29 Sep 2022
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Claemus - Album Review: Daydream

21 Oct 2021 // A review by Kev Rowland

When I heard that Hutt Valley band Claemus had released their debut album I was immediately intrigued, as I came across the single Hedonist a few months ago, and given the number of influences and styles they had managed to ram into 5 minutes what could they do with a full album? These guys have managed to secure support slots with bands as diverse as P.O.D., The Ocean, Make Them Suffer and Intervals, yet one could never imagine those four bands playing at the same festival, so why do Claemus manage to be a common link? The answer to that is just down to the sheer variety of styles on offer, which means that we can get a commercial hard rock number like Epilogue (which is strangely not the very last song on the album), which comes across as American crossover prog or Aspire Part III which has strong similarities with Written By Wolves.

Of course, there is the aforementioned Hedonist, which is a commercial belter which has been heavily influenced by Meshuggah and Protest The Hero, and one soon realizes that Claemus is very unlike most bands around in that they genuinely takes bits and pieces from bands they admire, throw it into a melting pot and messes about with what comes out. They are a progressive rock band in its very truest sense, in that they are taking influences and putting them together in new and interesting ways where they are moving and out of different genres, sometimes staying mostly in one and at others mixing them together. The result is that the listener can look at the track listing, and all they know for sure is that there are 9 songs and a total playing length of 38 minutes, and no idea at all what the album is going to sound like.

This is more unusual than many may think, as even though some bands do change their style from one album to the next (for example Metallica – I never said the change was a good one) while others play basically the same style throughout their career (AC/DC), it is unusual to find a band changing not only from one song to the next but often within the song as well. This is why they are able to get so many different support slots as they can tailor their set to whoever they are playing with, so someone seeing them support a death metal act like Make Them Suffer will come away with a very different view to when they are playing with a more progressive band like The Ocean.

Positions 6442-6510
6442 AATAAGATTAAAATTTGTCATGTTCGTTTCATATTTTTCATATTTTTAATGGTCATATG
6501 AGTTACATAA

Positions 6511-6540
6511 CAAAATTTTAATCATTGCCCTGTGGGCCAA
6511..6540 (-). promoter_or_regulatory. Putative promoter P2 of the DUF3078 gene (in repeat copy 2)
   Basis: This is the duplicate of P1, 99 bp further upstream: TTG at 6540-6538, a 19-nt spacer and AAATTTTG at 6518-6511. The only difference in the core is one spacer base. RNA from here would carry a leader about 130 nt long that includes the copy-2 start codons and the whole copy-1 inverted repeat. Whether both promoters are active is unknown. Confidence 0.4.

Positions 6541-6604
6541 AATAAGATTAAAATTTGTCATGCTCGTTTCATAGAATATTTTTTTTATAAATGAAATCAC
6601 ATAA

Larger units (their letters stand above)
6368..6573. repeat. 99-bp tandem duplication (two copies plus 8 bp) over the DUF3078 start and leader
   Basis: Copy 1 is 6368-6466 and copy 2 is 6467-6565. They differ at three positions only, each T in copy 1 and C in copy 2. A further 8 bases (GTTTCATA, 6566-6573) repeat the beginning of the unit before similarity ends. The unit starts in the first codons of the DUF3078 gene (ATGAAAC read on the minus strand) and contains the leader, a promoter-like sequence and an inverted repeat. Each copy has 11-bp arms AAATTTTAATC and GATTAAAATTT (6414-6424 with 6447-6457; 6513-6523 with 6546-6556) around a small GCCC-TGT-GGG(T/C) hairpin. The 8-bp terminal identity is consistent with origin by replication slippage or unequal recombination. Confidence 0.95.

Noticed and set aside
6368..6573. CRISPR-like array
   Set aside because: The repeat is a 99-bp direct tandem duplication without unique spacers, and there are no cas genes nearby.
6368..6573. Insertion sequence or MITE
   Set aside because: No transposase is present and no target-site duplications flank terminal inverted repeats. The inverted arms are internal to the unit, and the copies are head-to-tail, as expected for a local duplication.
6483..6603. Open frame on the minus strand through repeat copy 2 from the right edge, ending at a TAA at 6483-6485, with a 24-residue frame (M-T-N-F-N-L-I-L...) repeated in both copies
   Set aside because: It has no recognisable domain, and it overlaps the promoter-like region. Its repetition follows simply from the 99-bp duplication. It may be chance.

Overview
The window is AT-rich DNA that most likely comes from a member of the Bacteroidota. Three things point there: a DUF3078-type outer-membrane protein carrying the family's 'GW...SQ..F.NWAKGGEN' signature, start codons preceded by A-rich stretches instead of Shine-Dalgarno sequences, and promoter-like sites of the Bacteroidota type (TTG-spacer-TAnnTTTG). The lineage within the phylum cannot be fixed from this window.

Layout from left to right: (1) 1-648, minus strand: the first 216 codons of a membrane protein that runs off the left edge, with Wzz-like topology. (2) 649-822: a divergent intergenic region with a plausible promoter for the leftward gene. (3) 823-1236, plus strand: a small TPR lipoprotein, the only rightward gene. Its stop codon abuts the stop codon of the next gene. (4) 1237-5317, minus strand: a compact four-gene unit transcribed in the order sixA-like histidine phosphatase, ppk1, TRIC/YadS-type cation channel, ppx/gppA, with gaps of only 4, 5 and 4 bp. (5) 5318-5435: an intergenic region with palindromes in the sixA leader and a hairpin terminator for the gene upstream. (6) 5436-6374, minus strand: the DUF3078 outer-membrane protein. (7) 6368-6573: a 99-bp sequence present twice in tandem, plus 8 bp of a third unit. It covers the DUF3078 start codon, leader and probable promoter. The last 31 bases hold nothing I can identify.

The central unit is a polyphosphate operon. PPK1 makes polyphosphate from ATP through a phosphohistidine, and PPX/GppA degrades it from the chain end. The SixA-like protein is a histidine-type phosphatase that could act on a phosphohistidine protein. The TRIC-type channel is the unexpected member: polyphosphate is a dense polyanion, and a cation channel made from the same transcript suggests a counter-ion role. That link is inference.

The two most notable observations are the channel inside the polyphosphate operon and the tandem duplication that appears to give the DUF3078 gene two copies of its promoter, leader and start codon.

At times this almost comes across as a compilation in that they are so diverse, with the common thread being good songs with mighty hooks. Recovery is probably my favourite, a real builder with long commercial passages, vocals moving into falsetto, great drums and passion shining through as it ebbs and flows. This is an album which is thoroughly enjoyable the first time of playing, and it only gets better from there.


Rating: ( 4 / 5 )
 

About Claemus

The underlying ethos in Claemus has been to fuse the musical influences of three musicians coming from classic rock, Avante garde and death metal backgrounds.

Starting in late 2011 the band aimed to achieve new sonic possibilities in the progressive rock genre by fusing ambient textural sounds, deep rhythmic grooves and catchy hooks. With influences ranging from Karnivool, Mudvayne, God is an Astronaut and Shpongle it is clear that Claemus want to be defined by a musical approach rather than a particular genre. Claemus’ musical approach can be characterised by a philosophy that aims to give each song a unique feeling often resulting in varying dynamics, time signatures and key changes in the one song.

Claemus has been together for five years and are based in the Hutt Valley which is a largely suburban area located outside of Wellington. The experience of growing up in a small town with an uncultured stereotype attached to it has served as serious musical inspiration. Instead of adhering to the stereotype ascribed by outsiders, the band aims to encourage youth to pursue creative outlets and be proud of their roots. Pursuing a creative outlet has enabled Claemus to slowly become an exciting band on the rise within the Wellington scene.

Visit the muzic.net.nz Profile for Claemus

Releases

Daydream
Year: 2021
Type: Album
Claemus
Year: 2016
Type: EP

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